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        Spot on. On top of the detrimental “programmers-masquerarding-as-brands”, many GH repos are heavily marketed by the companies behind the projects. Covert marketing might be more popular than what people think.

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          Corporate OSS is winning the mindshare war. Plenty of devs would rather use a massive framework by $MEGACORP instead of something simple that doesn’t box them in. Pragmatism, they say.

          (Of course, they don’t think twice about pulling in a community-sourced standard library (JS).)

          Favorite example of this was a CTO talking about how they used Sinatra instead of Rails for their API endpoint and the flood of surprised replies, “but what if you need to change feature X?”, to which he said, “well, we understand all of the code, so it’s no big deal. Can you say the same about Rails?”

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        Because everyone is looking for a silver bullet and thinks the proper framework should make everything easy. If things are still difficult to implement in a framework, the framework is blamed. Not the intrinsic complexity of the problem, the inconsistent requirements of the customer, the shortcomings of the emergent design (because design was skipped and just appeared) or the implementation that wasn’t refactored nearly often enough. So a new framework is created, this one focused on the problem that was perceived as not easily solvable in the previous framework. And the cycle continues.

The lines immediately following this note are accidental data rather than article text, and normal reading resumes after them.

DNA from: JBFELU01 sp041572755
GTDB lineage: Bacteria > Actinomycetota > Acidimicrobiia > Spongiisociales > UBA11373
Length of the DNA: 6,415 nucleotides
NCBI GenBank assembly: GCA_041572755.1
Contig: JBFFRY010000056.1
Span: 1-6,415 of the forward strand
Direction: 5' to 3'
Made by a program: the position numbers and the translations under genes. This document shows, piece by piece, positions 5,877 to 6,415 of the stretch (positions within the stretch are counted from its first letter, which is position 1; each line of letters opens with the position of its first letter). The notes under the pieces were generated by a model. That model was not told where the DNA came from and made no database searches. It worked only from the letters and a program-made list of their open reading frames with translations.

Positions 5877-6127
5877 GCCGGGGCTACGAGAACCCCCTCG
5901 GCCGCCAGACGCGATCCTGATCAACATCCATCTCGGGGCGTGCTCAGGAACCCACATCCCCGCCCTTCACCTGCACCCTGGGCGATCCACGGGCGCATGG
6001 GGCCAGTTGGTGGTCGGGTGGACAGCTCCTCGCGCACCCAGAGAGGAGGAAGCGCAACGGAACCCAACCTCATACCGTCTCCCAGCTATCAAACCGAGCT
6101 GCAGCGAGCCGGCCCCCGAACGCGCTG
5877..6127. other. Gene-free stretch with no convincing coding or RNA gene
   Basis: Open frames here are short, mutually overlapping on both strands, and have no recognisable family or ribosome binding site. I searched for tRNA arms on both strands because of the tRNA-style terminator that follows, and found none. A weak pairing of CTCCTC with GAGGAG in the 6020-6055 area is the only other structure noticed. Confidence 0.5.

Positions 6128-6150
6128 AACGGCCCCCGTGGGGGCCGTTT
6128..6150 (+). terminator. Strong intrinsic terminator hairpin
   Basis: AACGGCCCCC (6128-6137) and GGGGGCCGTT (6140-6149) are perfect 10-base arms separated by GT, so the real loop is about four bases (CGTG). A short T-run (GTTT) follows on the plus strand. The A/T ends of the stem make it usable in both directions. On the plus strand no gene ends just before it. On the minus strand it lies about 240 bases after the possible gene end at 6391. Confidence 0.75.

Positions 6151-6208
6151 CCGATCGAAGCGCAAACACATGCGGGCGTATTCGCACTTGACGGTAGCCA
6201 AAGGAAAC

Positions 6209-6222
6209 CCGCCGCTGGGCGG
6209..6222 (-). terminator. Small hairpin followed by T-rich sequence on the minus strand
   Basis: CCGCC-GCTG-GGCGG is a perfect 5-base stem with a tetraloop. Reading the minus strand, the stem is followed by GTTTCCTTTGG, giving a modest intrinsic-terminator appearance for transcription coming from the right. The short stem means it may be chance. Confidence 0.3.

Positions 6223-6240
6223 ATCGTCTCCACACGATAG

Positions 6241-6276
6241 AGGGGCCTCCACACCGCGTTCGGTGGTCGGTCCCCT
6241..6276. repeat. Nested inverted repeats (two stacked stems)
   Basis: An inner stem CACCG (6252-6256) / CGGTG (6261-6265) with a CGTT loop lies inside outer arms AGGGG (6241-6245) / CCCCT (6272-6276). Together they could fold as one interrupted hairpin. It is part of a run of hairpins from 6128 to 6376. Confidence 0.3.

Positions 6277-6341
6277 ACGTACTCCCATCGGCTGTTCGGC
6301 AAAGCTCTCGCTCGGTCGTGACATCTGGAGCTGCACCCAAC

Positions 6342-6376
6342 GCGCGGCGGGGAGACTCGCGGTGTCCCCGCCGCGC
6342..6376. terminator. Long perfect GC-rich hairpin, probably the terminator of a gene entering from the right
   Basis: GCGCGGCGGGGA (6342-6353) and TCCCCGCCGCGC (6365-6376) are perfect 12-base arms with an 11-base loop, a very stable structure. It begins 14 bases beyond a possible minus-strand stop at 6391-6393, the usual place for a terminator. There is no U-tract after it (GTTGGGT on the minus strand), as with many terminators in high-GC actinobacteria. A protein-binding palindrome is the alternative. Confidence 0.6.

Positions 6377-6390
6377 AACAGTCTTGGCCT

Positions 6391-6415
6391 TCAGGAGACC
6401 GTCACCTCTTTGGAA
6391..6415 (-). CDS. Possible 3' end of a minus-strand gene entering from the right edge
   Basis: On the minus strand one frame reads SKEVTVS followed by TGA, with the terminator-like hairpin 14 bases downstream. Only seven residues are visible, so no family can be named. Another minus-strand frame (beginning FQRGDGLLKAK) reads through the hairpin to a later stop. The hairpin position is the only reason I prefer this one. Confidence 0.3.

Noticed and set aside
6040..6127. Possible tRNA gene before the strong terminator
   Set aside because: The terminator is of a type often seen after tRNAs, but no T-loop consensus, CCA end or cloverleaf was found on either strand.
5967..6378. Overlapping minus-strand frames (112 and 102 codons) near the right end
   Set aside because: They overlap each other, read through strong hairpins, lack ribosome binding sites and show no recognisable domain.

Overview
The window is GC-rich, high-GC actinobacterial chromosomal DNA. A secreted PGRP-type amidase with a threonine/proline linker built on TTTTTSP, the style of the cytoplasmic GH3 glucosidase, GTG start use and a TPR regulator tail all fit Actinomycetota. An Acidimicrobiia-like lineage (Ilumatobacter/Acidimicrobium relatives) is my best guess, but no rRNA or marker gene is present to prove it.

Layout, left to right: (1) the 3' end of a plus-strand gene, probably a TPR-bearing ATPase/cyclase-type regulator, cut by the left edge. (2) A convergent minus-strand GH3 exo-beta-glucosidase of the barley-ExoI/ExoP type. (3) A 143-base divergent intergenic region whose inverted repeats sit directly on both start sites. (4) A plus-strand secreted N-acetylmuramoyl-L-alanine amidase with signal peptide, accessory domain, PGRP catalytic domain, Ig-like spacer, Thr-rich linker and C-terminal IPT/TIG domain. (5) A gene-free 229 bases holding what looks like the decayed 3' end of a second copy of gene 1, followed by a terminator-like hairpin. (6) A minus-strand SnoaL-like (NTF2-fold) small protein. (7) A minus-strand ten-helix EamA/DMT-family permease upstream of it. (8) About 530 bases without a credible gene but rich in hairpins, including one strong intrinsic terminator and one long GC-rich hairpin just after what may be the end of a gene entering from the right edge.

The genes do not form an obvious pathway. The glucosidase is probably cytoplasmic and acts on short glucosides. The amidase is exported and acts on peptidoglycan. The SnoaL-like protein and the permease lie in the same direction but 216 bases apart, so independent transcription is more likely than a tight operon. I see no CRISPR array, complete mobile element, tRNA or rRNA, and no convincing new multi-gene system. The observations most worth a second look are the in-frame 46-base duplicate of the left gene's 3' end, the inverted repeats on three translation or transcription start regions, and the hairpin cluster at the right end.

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          Fun part about a framework: if you’re working in an area it is good at, it often feels like coloring by number. This is either comforting or incredibly boring, depending on your personality.

          There are definite psychological effects on the programmer of using large amounts of automation on a daily basis.

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            As a rails dev it often feels like just plugging gems together because everything has been done before. I get very excited at work when there is no gem that exists to do what I need.

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              I was thinking of Rails when I made that comment. I don’t expect work to be exciting or fulfilling but somehow I don’t mesh with Rails at all. Feels like I’m playing in DHH’s conceptual sandbox.